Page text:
Jugend forscht is the biggest and best-known youth science and technology contest in Germany. It is a joint initiative supported by the German government, stern magazine, the business and scientific communities, and schools. It aims to support outstanding achievements and talented young people in the fields of science, technology, engineering, and mathematics (STEM). Every year, young researchers compete in seven categories. Talented children can participate in the junior segment of the contest, Schüler experimentieren, from fourth grade. From the age of 15, participants enter the Jugend forscht segment. The contest is organised by Stiftung Jugend forscht e.V.
Campus Berlin-Buch is a modern science, health and biotechnology park. The unique features of the campus include the clear focus on biomedicine and the proximity and close collaboration of research institutions, clinics and biotech companies. Research focuses on molecular causes of cancer, cardiovascular and neurodegenerative diseases, while other areas include fundamental interdisciplinary research into developing new treatments and diagnostic procedures, patient-oriented research and the commercialisation of biomedical research results.
With its excellent research institutions and companies in the BiotechPark, Campus Berlin-Buch has outstanding innovation and growth potential. The Max Delbrück Center for Molecular Medicine in the Helmholtz Association (MDC), the Leibniz-Forschungsinstitut für Molekulare Pharmakologie (FMP), the Experimental and Clinical Research Center (ECRC) jointly run by the MDC and Charité – Universitätsmedizin Berlin, and the Berlin Institute of Health (BIH) are just some of the institutions conducting fundamental research here. With 67 companies, 800 employees and around 31,000 m2 of office and lab space, the BiotechPark in Berlin’s Buch neighbourhood is one of Germany’s leading technology parks. Since 1992, more than €600 million of public funds from the EU, the German government and the state of Berlin have been invested in Campus Berlin-Buch in order to enhance these synergies.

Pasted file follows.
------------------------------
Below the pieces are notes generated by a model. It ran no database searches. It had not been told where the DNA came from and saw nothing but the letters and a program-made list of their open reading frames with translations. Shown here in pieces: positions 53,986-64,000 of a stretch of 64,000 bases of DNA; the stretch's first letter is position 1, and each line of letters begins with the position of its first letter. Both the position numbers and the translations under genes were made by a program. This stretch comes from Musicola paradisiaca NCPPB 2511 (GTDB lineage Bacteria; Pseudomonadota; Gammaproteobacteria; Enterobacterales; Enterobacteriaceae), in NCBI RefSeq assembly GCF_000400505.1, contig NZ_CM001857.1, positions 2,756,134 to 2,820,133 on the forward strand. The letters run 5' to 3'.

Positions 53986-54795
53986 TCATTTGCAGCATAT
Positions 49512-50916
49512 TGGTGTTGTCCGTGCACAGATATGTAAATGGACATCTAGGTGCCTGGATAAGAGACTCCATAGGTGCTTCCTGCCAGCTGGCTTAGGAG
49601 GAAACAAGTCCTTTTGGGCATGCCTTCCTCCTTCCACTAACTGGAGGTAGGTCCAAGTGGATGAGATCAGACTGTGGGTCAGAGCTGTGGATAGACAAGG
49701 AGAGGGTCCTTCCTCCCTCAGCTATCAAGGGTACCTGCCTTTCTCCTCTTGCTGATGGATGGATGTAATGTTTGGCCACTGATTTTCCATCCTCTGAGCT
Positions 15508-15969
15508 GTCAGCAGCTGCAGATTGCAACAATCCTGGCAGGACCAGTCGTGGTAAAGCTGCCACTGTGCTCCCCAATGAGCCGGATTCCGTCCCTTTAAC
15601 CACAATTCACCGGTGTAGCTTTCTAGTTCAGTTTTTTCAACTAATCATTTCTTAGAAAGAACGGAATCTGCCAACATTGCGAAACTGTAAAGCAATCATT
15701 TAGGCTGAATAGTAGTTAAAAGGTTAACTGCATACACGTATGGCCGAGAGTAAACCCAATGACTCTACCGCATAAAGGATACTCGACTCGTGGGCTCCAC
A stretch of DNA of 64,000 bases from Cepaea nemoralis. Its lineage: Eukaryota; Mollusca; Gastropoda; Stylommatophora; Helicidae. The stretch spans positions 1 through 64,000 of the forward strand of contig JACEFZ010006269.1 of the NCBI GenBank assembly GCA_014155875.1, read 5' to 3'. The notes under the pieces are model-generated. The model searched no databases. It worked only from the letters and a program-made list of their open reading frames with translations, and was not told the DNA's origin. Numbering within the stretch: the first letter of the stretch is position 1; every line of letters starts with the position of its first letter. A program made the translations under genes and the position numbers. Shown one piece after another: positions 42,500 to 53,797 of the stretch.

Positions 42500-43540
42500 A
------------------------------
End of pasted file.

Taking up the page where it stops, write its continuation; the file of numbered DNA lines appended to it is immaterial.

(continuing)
The Max Delbrück Center for Molecular Medicine in the Helmholtz Association (MDC) was founded in 1992 in Berlin. It is named after German-American physicist Max Delbrück, who was awarded the Nobel Prize for Physiology and Medicine in 1969. The MDC researches molecular mechanisms in order to gain an understanding of the causes of diseases and to better diagnose, prevent and effectively combat them. In so doing, the MDC cooperates with Charité – Universitätsmedizin Berlin and the Berlin Institute of Health (BIH), as well as with national partners, e.g. the German Centre for Cardiovascular Research (DHZK), and numerous international research institutions. More than 1,600 employees and guests from almost 60 countries work at the MDC, of which nearly 1,300 work in research. 90 percent of its funding comes from the German Federal Ministry of Education and Research and 10 percent comes from the state of Berlin. It is also a member of the Helmholtz Association of German Research Centres.